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Do you catch yourself writing in “text speak” when dashing off a note to your child’s teacher? Do you think “thru” and “enuf” are real words?
It is true that WAHM’s these days must be hip enough to speak the lingo of the social media world we live in. Yet, as an English professor, I have noticed a worrisome trend in smart, savvy WAHM’s writing. Reverting to punctuation-free, capitalization-free and acronym-ridden writing can wound your good business reputations if you use them in the wrong situations.
Vigilance to what your English teachers taught back in the day is still a must: audience & purpose rule the day…always. If you don’t keep your target audience & reason for writing in mind, you stand to lose your reputation as a professional, along with clients and bucks!
Commas, Periods and Semicolons, Oh, My!
Even though we don’t use much, if any, punctuation on social media and in texts, it is still an important part of getting your meaning across to your audience. Whether you are writing a cold call letter to a potential client or typing up your latest blog post, using correct punctuation makes your meaning translate more clearly to your reader.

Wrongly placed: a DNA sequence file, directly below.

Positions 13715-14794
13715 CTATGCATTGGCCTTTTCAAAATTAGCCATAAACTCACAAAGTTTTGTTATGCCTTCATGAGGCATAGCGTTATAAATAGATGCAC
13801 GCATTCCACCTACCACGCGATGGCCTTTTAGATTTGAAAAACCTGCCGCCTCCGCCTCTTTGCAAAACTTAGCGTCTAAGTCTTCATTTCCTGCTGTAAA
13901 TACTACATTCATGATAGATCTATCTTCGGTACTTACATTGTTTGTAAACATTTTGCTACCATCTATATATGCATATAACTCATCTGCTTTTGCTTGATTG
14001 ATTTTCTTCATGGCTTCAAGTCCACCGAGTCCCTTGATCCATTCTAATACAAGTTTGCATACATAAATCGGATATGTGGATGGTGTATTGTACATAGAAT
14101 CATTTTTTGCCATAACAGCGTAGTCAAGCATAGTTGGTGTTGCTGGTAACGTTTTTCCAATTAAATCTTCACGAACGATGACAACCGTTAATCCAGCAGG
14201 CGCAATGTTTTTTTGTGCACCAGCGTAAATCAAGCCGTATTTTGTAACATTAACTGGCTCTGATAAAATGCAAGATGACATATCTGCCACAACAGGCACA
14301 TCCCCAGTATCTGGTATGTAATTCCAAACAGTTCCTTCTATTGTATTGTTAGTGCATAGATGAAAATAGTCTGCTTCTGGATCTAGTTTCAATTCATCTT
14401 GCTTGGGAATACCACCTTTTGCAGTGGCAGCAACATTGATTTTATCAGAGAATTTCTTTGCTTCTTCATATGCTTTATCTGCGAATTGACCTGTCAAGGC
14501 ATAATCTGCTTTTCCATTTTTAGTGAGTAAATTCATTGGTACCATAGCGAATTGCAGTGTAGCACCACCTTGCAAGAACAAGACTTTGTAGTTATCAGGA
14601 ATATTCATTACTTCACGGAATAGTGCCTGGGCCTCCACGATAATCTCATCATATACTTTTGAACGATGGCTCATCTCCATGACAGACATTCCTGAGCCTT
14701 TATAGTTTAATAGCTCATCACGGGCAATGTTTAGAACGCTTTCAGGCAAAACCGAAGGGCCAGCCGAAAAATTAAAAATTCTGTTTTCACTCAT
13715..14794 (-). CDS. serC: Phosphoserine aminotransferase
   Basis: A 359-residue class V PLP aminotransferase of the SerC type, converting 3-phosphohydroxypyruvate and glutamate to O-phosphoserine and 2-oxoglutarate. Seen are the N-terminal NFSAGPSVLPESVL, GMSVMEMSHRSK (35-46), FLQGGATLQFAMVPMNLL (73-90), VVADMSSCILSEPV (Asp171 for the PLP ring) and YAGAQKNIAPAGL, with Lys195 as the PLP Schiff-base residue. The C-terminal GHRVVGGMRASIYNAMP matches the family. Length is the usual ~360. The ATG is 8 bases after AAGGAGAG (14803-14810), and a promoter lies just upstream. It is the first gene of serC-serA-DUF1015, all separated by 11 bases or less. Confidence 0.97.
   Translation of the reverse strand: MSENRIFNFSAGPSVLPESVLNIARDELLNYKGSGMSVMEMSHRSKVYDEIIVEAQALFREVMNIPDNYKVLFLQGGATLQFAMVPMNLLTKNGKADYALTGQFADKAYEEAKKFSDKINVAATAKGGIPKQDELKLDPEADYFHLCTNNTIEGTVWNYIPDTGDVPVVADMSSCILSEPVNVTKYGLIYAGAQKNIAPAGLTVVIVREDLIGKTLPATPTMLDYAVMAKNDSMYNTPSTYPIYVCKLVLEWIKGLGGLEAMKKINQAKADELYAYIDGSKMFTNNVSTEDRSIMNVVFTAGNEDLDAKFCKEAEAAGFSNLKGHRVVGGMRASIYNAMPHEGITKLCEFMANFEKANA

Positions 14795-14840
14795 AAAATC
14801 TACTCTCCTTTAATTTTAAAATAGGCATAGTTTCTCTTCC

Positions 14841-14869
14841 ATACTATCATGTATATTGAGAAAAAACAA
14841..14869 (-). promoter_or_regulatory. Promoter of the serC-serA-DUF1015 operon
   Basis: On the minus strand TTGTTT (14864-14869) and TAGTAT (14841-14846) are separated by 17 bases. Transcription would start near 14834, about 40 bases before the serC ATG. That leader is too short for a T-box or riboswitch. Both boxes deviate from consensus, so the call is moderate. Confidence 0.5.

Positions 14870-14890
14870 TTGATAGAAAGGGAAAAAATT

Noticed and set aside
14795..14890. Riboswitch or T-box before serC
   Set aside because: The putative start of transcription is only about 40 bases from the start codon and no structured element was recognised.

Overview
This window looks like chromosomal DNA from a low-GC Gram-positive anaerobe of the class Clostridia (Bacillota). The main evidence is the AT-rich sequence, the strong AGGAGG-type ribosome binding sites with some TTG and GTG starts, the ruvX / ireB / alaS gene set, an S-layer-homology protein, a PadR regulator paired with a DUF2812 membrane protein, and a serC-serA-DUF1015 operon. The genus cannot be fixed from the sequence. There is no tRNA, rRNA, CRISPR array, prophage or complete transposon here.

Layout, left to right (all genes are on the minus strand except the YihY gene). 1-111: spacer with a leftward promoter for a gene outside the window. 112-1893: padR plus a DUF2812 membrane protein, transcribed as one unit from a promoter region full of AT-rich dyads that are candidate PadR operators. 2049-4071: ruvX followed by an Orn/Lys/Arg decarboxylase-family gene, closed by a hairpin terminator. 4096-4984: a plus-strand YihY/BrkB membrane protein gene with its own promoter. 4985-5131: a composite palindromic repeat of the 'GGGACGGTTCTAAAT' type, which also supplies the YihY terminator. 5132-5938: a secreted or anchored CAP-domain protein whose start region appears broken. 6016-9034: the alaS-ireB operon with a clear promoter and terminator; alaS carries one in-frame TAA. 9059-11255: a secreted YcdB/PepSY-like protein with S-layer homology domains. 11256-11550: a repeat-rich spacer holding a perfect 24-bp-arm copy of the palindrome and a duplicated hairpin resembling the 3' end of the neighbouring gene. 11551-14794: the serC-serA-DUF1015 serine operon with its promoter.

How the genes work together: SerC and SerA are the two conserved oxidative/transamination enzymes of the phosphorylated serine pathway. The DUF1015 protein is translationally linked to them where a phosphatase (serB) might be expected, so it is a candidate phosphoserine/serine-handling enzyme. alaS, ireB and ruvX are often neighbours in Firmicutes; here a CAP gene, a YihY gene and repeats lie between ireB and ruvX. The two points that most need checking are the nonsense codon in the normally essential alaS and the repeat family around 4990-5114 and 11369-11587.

Capitalization…It’s Still a Real Thing
It’s like we have forgotten capitalization rules since we seldom use them. But they still apply, even if you can’t locate the shift key on your new i-phone.
Spelling Shortcuts Cut Your Meaning
Want to know a great way to lose your audience? Use acronyms that they don’t understand. Making your audience feel like old fogies doesn’t sell anything, and makes us look unprofessional.
Complete Sentences, Please
Maybe I have just read too many poorly written college essays, but sentence fragments make me cranky! I personally refuse to purchase the products or services of a company who can’t be bothered to hire someone who can write a solid sentence for their ads! I figure, if a company doesn’t care enough to get the grammar right in their ads, how can I trust them to provide quality products or services?
So while it is important in this day & age to be in touch with tech-speak, it is nevertheless vital to our business (and checkbooks) to pay carefully attention to when it is appropriate to be hip & use shortcuts and when to demonstrate that we are true professionals.
Jacqueline Myers has been an educator for 20+ years. She is currently a college English professor who teaches composition and literature exclusively online, as well as a freelance writer. In addition, she recently started her own blog, Nitty-Gritty English: Tips, Tricks & Techniques for the UN-enthusiastic English Student, in an attempt to navigate even more college students through the messy world of college writing. Follow her at http://nittygrittyenglish.com to brush up on your writing skills!